A bankruptcy court may retain jurisdiction post-confirmation under §§ 945 and 1142 of the Bankruptcy Code. Section 945 allows the court to “retain jurisdiction over the case for such period of time as is necessary for the successful implementation of the plan.” 11 U.S.C. § 945(a). Section 1142(b), made applicable to Chapter 9 cases by § 901(a), allows the court to direct the debtor or any other necessary party to perform any acts that are required for consummation of the plan. 11 U.S.C. § 1142(b). Two requirements must be satisfied for a matter to fall under the bankruptcy court’s post-confirmation jurisdiction: “First, the matter must have a `close nexus to the bankruptcy plan or proceeding.'” General Media v. Guccione (In re General Media, Inc.), 335 B.R. 66, 73 (Bankr.S.D.N.Y.2005) (quoting Binder v. Price Waterhouse & Co., LLP (In re Resorts Int’l, Inc.), 372 F.3d 154, 168 (3d Cir. 2004) ). Second, the plan must provide that the court retains jurisdiction post-confirmation. General Media, 335 B.R. at 73-74 (citing Hosp. and Univ. Prop. Damage Claimants v. Johns Manville Corp. (In re Johns-Manville Corp.), 7 F.3d 32, 34 (2d Cir.1993) . To meet the nexus test, the matter must relate directly to the meaning, implementation, or consummation of the plan. General Media, 335 B.R. at 74 .

In this case, both requirements are met. Under the Plan, the Court retained exclusive jurisdiction to the fullest extent permitted by law of all matters arising under, arising out of, arising in, or related to the Debtor’s Chapter 9 case. See 2d Am. Plan, art. XIII, ECF No. 318. The Plan specifically provides for retention of jurisdiction “[t]o take any action and issue such orders as may be necessary to construe, implement, execute, and consummate the Plan . . . .” Id. at art. XIII.A.12. This matter is one with a close nexus to the Plan. It is undisputed that construction and operation of the VLT Facility is critical to the implementation of the Plan. Therefore, the Court has subject matter jurisdiction over this proceeding.

There is no question that Court may exercise personal jurisdiction over the County. The County has previously appeared in this case and is a creditor of Suffolk OTB. See Resp. at 2-3, ECF No. 232; Notice of Appearance, ECF No. 222.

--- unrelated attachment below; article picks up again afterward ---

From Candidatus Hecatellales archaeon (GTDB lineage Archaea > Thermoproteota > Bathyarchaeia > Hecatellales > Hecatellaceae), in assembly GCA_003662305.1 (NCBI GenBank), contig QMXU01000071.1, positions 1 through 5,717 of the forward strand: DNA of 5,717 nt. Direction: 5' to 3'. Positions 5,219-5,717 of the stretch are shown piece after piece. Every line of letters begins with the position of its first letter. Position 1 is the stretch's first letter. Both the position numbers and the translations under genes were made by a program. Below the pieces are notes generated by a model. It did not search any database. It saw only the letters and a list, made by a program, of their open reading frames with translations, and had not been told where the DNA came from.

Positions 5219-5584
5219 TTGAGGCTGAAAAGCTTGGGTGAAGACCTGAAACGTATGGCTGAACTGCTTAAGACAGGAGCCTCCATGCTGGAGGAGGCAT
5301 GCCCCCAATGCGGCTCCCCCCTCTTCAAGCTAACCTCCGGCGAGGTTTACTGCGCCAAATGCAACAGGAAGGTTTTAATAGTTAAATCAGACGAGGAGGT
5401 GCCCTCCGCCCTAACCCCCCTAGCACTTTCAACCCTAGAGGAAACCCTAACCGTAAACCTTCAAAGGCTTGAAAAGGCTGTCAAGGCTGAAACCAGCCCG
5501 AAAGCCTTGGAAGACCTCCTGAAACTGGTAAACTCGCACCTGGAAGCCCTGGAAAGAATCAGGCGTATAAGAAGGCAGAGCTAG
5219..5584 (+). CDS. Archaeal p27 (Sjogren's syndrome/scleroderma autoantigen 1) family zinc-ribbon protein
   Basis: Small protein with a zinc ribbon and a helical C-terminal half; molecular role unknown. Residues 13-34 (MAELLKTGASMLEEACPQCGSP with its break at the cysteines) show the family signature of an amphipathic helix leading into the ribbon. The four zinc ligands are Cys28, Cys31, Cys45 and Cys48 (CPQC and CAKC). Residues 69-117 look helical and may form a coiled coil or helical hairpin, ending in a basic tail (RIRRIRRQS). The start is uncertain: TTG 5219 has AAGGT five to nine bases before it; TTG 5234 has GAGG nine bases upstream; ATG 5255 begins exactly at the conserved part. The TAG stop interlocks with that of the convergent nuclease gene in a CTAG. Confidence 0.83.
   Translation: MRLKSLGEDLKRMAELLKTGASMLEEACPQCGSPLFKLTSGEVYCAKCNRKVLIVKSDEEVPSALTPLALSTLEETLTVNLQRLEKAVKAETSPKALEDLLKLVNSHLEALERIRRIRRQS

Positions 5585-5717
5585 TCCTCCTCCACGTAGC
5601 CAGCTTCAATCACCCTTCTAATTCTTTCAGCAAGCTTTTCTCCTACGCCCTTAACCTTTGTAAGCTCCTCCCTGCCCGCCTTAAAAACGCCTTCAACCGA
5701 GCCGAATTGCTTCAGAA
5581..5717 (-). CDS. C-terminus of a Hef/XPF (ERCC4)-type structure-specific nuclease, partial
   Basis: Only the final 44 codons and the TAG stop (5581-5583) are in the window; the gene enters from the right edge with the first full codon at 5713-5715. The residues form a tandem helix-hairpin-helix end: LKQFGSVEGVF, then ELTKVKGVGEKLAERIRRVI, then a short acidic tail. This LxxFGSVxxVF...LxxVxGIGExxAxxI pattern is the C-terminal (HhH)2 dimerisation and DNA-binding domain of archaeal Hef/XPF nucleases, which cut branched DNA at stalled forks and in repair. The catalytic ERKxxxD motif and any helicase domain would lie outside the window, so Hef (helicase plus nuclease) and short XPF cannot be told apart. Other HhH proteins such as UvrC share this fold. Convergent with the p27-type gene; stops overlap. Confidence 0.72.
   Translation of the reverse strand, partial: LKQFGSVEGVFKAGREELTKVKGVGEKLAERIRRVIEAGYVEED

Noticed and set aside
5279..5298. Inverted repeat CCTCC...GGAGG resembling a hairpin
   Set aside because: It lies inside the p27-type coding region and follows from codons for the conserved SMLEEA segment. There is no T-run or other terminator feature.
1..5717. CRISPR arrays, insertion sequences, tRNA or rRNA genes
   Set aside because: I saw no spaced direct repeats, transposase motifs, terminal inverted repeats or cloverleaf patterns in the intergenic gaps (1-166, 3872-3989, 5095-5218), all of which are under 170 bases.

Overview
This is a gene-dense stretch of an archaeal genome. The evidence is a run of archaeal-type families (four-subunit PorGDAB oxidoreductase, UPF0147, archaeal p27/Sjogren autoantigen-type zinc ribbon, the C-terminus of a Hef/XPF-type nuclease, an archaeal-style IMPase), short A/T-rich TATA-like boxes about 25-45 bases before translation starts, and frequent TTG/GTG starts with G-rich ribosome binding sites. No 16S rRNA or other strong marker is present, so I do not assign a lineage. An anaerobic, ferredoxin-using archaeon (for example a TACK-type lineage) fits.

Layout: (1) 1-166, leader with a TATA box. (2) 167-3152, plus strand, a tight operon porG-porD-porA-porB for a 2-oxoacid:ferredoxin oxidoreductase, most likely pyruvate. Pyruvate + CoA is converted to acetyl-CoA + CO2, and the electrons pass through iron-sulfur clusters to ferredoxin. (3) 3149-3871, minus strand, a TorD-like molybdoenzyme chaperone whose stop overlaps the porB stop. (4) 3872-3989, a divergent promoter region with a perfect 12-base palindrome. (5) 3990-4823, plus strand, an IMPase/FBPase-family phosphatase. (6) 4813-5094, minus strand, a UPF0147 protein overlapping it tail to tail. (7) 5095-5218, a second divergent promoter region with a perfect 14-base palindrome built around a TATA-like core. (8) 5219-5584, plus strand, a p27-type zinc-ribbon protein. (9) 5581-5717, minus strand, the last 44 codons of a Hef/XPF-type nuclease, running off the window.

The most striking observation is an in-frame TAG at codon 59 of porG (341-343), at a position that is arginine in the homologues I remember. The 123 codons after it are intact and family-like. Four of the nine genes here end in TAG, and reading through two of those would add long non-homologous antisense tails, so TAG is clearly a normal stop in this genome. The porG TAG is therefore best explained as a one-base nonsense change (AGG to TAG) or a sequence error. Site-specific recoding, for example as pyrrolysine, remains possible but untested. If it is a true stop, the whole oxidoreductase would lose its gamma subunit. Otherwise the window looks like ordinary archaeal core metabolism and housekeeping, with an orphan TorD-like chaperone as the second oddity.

The Court also has personal jurisdiction over Brookhaven. The VLT Facility will be located in Brookhaven, and Brookhaven has a statutory duty to receive and review the site plan application. Further, Brookhaven, a political subdivision of New York State, does not enjoy Eleventh Amendment immunity. See Lake County Estates v. Tahoe Regional Planning Agency, 440 U.S. 391 (1979) (“[T]he Court has consistently refused to construe the [Eleventh] Amendment to afford protection to political subdivisions such as counties and municipalities . . ..”).

B. Building Permit and Certificate of Occupancy

Before Suffolk OTB can construct the VLT Facility, it must obtain a building permit, and once construction is complete, it must obtain a certificate of occupancy to operate the VLT Facility. The Uniform Code requires that all buildings built in New York State have a building permit prior to construction and have a certificate of occupancy once construction is complete. 19 N.Y.C.R.R. § 1203.3. Rule 1203.3(a) states that a building permit is required for any work that must conform to the Uniform Code and a certificate of occupancy is required for any work subject to a building permit. 19 N.Y.C.R.R. §§ 1203.3(a) and (d). Therefore, Suffolk OTB must acquire a building permit from an entity responsible for administering and enforcing the Uniform Code before constructing the VLT Facility and must acquire a certificate of occupancy once construction is complete.

New York Executive Law § 381 provides that “[e]xcept as may be provided in regulations of the secretary pursuant to subdivision one of this section, every local government shall administer and enforce the uniform fire prevention and building code . . . .” N.Y. Exec. Law § 381(2). Brookhaven has adopted local laws creating a Building Construction Administration that is generally responsible for enforcing and administering the Uniform Code within its borders. See Town of Brookhaven Municipal Code §§ 16-1 et seq. In the case of a regional off-track betting corporation (“OTB”), however, the regulations promulgated by the Secretary of State pursuant to Executive Law § 381(1) have provided for an exception to that general rule. In particular, Rule 1201.2(c) provides that

[a] county or a city which participates in a regional off-track betting corporation established pursuant to article V of the Racing, Pari-Mutuel Wagering and Breeding Law shall be accountable for administration and enforcement of the Uniform Code with respect to buildings, premises and equipment in the custody of, or activities related thereto undertaken by, such corporation, whenever such buildings, premises, equipment or activities are located or occur within the boundaries of the respective county or city.